The Enterprise crew rescues a missing philanthropist whose fiancee is aboard the ship.
Plot Summary: The Enterprise discovers a damaged ship near the Romulan Neutral Zone and rescues its occupant, the wealthy philanthropist Carter Winston. Winston explains that after disappearing five years earlier, he had been saved by a friendly alien. Winston’s fiancee Anne Nored is a security officer on the Enterprise, but he shocks her by ending their relationship. Then he turns into a creature with tentacles and attacks Kirk, knocking the captain out and taking his form to order the ship into the Neutral Zone. When the real Kirk awakens, he is too late to order the ship away before the Romulans demand its immediate surrender. Meanwhile, the creature takes the form of McCoy to avoid letting the doctor report on Winston’s unusual medical readings. When Kirk and Spock find the real McCoy, Kirk guesses that the intruder must be a shapeshifting Vendorian. The crew pursues him, but Nored refuses to shoot a man who looks like her fiance, leaving the Vendorian free to sabotage the Enterprise’s shields. Kirk now knows that the Romulans must have sent the Vendorian to the Enterprise to lure it into the Neutral Zone, yet “Winston” is feeling the emotions of the man whose form he has assumed, not wishing to harm Nored. He takes on the form of the sabotaged shield circuitry long enough for the ship to escape the Romulans, then explains that he was the alien who cared for the dying Winston. Nored asks to guard him and suggests that he strive to become even more like the human he is impersonating.
Analysis: If you’ve seen the original series episode “The Man Trap,” the plot summary for “The Survivor” will sound awfully familiar. The crew tracks down the long-lost lover of someone serving on the Enterprise, discovers that the lover’s survival story sounds too good to be true, has crewmembers disappear mysteriously, eventually realizes there’s a shapeshifter on board, and is able to appeal to the shapeshifter’s humanity to minimize the damage it causes. I must admit that, although it’s absurdly derivative, there are several aspects I prefer about the shorter animated series episode: the alien doesn’t rely on sex appeal to distract crewmembers from duty, the fiancee doesn’t get huffy and possessive, and best of all, nobody dies. Yet being considered menial among Vendorians seems like an awfully trivial reason to become a spy and saboteur – the salt vampire was pursuing humans for survival, and only as a last resort – and it’s hard to accept that an alien who took care of and apparently came to care for the human Carter Winston would be so quick to accept a position threatening others of his species, including his beloved Anne.
The plot isn’t the only thing that’s recycled, either. It’s all too obvious that Nichelle Nichols is voicing Anne Nored, and Ted Knight, who plays Carter Winston, sounds so much like William Shatner that they might as well have had Shatner do the role. While it’s somewhat entertaining to hear someone with Uhura’s voice declaring love for someone with Kirk’s voice, it’s also rather distracting, and in the scenes in which Winston and Kirk are speaking to each other, it sounds as though space trader Winston must be Kirk’s long-lost twin. Plus it’s a toss-up which looks sillier, the giant furry costume on the actor playing the original series’ salt vampire or the floating orange octopus illustrating the Vendorians’ natural form; I would expect a shapeshifter that didn’t have specific requirements like the need for tentacles to suck salt out of living creatures to be more amorphous, and not to have what look like multiple angry glaring eyes.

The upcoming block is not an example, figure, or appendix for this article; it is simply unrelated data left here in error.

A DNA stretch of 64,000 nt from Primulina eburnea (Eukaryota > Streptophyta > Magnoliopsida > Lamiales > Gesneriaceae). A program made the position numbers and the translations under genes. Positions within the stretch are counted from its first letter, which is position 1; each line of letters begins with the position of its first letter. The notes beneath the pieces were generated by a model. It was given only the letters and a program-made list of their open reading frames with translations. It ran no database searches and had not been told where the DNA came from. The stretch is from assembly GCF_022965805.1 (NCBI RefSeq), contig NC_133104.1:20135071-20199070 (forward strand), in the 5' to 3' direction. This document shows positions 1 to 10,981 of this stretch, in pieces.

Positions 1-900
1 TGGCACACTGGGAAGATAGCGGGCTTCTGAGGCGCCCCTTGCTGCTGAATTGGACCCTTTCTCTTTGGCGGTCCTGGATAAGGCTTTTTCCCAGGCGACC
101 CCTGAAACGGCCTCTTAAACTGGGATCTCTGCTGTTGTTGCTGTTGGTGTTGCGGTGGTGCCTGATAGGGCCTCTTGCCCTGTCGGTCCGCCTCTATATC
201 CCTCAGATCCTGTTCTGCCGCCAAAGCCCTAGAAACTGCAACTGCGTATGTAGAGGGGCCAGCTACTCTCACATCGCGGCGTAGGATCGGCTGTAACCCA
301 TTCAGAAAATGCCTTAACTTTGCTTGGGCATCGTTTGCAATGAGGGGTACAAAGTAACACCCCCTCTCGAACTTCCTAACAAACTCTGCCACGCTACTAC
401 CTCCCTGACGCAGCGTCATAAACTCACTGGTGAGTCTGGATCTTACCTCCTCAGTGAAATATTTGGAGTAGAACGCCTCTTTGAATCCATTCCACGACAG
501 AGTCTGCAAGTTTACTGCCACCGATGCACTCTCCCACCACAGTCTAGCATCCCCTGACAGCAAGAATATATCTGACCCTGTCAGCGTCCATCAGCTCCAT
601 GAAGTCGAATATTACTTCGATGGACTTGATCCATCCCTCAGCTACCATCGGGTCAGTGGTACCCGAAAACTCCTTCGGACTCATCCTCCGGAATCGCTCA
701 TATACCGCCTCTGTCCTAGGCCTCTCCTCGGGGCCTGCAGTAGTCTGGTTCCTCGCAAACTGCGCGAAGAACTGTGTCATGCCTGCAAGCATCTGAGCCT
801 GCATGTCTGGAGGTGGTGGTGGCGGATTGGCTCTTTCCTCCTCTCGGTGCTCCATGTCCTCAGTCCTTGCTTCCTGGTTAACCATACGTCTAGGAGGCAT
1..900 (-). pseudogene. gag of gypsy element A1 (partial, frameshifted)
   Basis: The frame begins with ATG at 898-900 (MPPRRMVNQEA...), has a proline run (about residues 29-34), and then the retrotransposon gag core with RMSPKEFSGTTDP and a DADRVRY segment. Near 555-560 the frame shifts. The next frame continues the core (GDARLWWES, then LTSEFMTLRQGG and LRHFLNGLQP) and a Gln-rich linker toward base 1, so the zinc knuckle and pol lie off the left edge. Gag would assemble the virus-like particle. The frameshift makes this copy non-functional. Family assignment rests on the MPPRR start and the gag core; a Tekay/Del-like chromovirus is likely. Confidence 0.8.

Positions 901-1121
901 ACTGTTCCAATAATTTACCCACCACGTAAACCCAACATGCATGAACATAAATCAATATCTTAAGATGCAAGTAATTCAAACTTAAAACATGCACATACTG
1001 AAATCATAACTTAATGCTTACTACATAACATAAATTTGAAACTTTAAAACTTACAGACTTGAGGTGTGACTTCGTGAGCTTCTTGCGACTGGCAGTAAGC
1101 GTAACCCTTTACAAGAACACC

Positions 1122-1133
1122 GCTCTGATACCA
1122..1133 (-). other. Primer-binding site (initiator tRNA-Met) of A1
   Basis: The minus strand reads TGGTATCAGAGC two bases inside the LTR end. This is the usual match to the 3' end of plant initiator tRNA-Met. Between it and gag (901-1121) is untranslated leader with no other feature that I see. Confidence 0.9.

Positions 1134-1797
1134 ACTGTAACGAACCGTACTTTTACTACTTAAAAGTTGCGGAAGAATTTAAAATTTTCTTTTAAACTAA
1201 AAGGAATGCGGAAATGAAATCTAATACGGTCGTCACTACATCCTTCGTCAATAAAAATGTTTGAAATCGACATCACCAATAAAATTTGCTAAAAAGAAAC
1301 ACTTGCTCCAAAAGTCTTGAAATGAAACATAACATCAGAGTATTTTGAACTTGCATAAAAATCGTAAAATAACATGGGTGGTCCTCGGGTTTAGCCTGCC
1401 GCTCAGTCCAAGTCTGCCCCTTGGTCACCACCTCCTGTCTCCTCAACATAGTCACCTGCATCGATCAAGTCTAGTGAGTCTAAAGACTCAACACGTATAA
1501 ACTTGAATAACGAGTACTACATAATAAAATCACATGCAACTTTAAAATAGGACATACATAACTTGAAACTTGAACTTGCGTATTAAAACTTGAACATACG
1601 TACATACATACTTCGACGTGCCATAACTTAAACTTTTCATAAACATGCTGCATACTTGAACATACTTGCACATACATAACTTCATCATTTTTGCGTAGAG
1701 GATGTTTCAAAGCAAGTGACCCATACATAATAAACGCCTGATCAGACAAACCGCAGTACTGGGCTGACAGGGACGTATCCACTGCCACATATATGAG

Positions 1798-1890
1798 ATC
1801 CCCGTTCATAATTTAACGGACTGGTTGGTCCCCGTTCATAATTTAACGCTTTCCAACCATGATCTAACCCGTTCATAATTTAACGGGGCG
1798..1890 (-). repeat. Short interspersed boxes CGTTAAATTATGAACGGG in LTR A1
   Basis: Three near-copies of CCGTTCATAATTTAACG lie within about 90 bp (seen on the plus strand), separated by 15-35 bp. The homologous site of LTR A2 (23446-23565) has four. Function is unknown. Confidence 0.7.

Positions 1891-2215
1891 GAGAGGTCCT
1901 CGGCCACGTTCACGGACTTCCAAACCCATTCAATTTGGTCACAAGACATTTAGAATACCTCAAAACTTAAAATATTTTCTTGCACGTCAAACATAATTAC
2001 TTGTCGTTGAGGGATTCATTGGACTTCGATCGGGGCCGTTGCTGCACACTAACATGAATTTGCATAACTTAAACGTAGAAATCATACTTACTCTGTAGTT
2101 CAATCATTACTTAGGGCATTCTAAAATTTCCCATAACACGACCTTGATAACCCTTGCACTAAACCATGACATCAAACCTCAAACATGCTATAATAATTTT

Still, it’s quite a funny episode, sometimes even intentionally. While we’re probably not supposed to be snickering as the tentacled creature attacks Kirk, we certainly are when Kirk figures out that the creature has now become a biobed. We get our first glimpse of cat-woman M’Ress. And McCoy in particular has some great lines, first spouting off his patented accusation that Spock is cold-blooded when Spock demands to see Winston’s identification, then apologizing for having taken a nap on the laboratory floor, and announcing, “I saw that, but I don’t believe it,” when he sees the biobed turn into the octopus creature. At the end, McCoy expresses his relief that the creature has been caught because if he’d turned into a second Spock, it would have been too much to take, to which Spock retorts that if he’d remained a second McCoy, the medical efficiency on the ship might just reach acceptable levels.
We also get to hear Kirk and Spock decide that the unreal McCoy must be an intruder because he admits he might have made an error in examining Winston, and a nice bit of background when McCoy explains that the real Carter Winston rescued his daughter along with everyone else on the planet where she was in medical school when the crops failed. It’s too bad Winston’s love interest isn’t a series regular, because it would have been nice for character development. We already know what happened to Christine Chapel’s fiance from “What Are Little Girls Made Of,” another similar situation in which he returns not as a man but an android. But imagine if Nichelle Nichols hadn’t been playing a stranger, but Uhura. We’d get some backstory on her romantic life, we’d have some emotional investment in whether the alien survived, and it would be easier to believe when the alien changed sides because her warmth and intelligence impressed him so much. I wouldn’t even have a problem with her refusing to shoot the image of her fiance, considering that McCoy did the same thing with his lover’s salt vampire lookalike.